Sunday, December 19, 2010

Huge Solar Storm Triggers Amazing Auroras

Aurora Over Quebec
Photograph courtesy Ian Diamond
Auroras create green curtains of light August 4 over the Rupert River in Waskaganish (see map), a Cree Nation community in Quebec, Canada.
Last week's northern lights—which lasted a few days—were products of a large burst of plasma, or charged gas, from the sun known as a coronal mass ejection. A NASA orbiter called the Solar Dynamics Observatory saw last Sunday's eruption, which was aimed directly at Earth and sparked predictions of a shimmering sky show.
Now it seems aurora fans may be in for another treat: A solar flare spotted Saturday by NASA's Solar and Heliospheric Observatory was even more powerful than the previous eruption. Although this time the bulk of the plasma burst isn't aimed right at Earth, scientists say it could still trigger another round of colorful auroras.
Beach Aurora
Photograph courtesy Federico Buchbinder
An aurora created by last week's coronal mass ejection glimmers over Laurentian Beach, on the shores of Lake Manitoba in Canada (map), on August 6.
Auroras happen when energized particles from the sun wash over Earth and flow down the planet's magnetic field lines toward the Poles. Along the way, the charged partices bang into nitrogen, oxygen, and other atoms in our atmosphere.
The charged solar particles give Earth's atmospheric atoms an energy boost, which then gets released as light, producing the shimmering curtains of greens, reds, blues, and other colors. (Related: "Aurora 'Power Surges' Triggered by Magnetic Explosions.")
Purple Haze
Photograph courtesy Shawn Malone,
Seen from the shores of Lake Superior, an August 4 aurora glows green topped with blueish-purple. Auroras glow in different colors based on the types of atoms in the atmosphere and how high they are in the sky.
Humans mostly see auroras in shades of yellowish-green. That's because the eye sees a light show created by oxygen atoms at lower altitudes, about 62 to 186 miles (100 to 300 kilometers) above the surface.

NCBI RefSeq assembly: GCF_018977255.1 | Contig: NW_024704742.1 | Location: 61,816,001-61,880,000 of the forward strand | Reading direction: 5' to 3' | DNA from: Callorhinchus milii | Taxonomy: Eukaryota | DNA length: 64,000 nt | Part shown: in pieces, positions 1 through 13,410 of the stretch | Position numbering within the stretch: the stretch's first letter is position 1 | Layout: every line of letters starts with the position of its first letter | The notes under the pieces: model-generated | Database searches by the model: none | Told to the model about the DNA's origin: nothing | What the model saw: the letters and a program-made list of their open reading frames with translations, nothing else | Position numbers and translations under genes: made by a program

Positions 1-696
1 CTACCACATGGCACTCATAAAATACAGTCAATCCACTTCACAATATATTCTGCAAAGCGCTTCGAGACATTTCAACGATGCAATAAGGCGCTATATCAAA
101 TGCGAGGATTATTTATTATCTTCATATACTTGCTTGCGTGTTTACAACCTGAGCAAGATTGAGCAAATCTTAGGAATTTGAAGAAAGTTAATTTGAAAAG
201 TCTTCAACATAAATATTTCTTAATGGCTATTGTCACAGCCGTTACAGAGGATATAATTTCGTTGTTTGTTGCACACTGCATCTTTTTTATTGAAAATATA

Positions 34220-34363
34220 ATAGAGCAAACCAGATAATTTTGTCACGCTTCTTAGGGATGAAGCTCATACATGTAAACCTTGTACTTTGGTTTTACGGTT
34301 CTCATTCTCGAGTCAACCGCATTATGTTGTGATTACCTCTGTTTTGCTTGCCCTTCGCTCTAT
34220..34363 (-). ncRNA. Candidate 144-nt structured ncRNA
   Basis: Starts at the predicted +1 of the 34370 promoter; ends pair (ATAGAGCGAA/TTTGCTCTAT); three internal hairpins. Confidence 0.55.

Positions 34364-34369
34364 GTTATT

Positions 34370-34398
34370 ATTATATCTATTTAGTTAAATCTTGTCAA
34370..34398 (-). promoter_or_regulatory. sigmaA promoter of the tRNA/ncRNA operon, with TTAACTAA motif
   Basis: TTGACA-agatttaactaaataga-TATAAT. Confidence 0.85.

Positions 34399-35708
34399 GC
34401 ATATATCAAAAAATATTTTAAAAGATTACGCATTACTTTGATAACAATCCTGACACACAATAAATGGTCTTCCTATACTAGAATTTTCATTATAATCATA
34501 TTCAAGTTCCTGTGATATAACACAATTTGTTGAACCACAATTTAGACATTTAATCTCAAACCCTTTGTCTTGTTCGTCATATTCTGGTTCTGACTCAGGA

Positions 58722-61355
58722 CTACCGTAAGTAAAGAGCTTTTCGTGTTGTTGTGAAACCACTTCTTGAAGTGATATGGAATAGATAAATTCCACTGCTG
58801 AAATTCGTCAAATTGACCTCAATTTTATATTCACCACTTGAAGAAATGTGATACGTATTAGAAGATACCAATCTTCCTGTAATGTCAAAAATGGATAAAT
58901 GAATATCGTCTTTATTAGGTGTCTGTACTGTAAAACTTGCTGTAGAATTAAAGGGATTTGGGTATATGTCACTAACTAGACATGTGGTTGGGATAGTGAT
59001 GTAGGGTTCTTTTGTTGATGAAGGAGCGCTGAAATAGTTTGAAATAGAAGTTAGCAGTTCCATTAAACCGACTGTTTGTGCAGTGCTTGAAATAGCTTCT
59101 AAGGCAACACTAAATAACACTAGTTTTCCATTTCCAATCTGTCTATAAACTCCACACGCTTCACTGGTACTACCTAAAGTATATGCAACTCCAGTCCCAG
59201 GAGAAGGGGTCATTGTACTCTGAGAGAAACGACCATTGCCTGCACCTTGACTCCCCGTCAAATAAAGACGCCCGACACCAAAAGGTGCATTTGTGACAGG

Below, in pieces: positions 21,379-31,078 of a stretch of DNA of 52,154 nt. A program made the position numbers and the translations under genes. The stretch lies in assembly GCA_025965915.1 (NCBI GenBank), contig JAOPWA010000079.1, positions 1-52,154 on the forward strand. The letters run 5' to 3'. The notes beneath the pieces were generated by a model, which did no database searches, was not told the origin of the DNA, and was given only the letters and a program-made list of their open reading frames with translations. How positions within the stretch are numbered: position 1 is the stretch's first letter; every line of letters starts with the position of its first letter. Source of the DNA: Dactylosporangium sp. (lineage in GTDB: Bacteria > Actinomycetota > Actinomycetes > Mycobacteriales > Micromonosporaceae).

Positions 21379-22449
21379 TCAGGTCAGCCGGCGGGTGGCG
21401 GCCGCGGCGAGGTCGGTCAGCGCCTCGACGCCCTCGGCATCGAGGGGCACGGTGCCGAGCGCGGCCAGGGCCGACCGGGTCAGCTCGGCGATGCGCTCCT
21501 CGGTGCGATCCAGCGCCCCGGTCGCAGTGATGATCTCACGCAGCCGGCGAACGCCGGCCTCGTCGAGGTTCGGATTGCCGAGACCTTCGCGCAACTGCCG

Blues and purples are created by lighter gases such as hydrogen and helium, while low-level nitrogen can add red fringes to the bottoms of green auroral curtains.

Oslo Light Show
Photograph courtesy Otto L. Motzke
Green light curls over Oslo, Norway, August 4 in an auroral display caused by last Sunday's coronal mass ejection.
In the Northern Hemisphere, auroras are more commonly seen at high latitudes near the Arctic Circle, such as northern Alaska, Canada, and Scandinavia.
But scientists predicted that last Sunday's strong burst would bring the light show to slightly lower parts of the globe. In fact, sky-watchers were snapping pictures of auroras as far south as Oslo, Lake Manitoba in Canada, and Lake Superior (map) in the United States.
"Superior" Aurora
Photograph courtesy Shawn Malone,
The view from a Michigan shore of Lake Superior included multicolored auroras on August 3, as seen in a panoramic picture.
A solar storm headed for Earth isn't a guarantee of auroras. Without more sun-watching satellites, scientists are hard-pressed to know the exact effects a coronal mass ejection will have on Earth's atmosphere.
Last week Leon Golub of the Harvard-Smithsonian Center for Astrophysics had put the odds of the August 1 solar flare producing auroras at about 50-50.
Sky Glows Green
Photograph courtesy Miguel Yetman
Clouds over Manitoba, Canada, are bathed in green light from an August 4 aurora.
The solar ejections that cause auroras can also create geomagnetic storms that can affect spacewalking astronauts, Earth-orbiting satellites, and even communications and power systems on the ground.
But like the previous solar storm, which was strong but relatively slow, the oncoming burst of charged particles shouldn't create significant problems for people, according to the website Instead, the site says, "high-latitude sky-watchers should be alert for auroras when the cloud arrives, probably on August 10."
Green Glow, Orange Clouds
Photograph courtesy Tania A. Berntsen
Green aurora borealis curtains light up the skies over a beach in Grimstad, Norway (map), just after midnight on August 4.
The cloud of solar particles that sparked last week's northern lights weighed about a billion tons, according to NASA. The space agency's Solar Dynamics Observatory and other sun-studying spacecraft are about more than just advance notice of sky shows.
Because solar wind can disrupt communications systems and power grids, "one of the main reasons to have these instruments in space is so that you can issue alerts or warnings, pretty much like you would with a hurricane," Golub said.
That way "people can know ahead of time when there is a possibility of an event that will have an impact on Earth."
Solar Extreme
Image courtesy NASA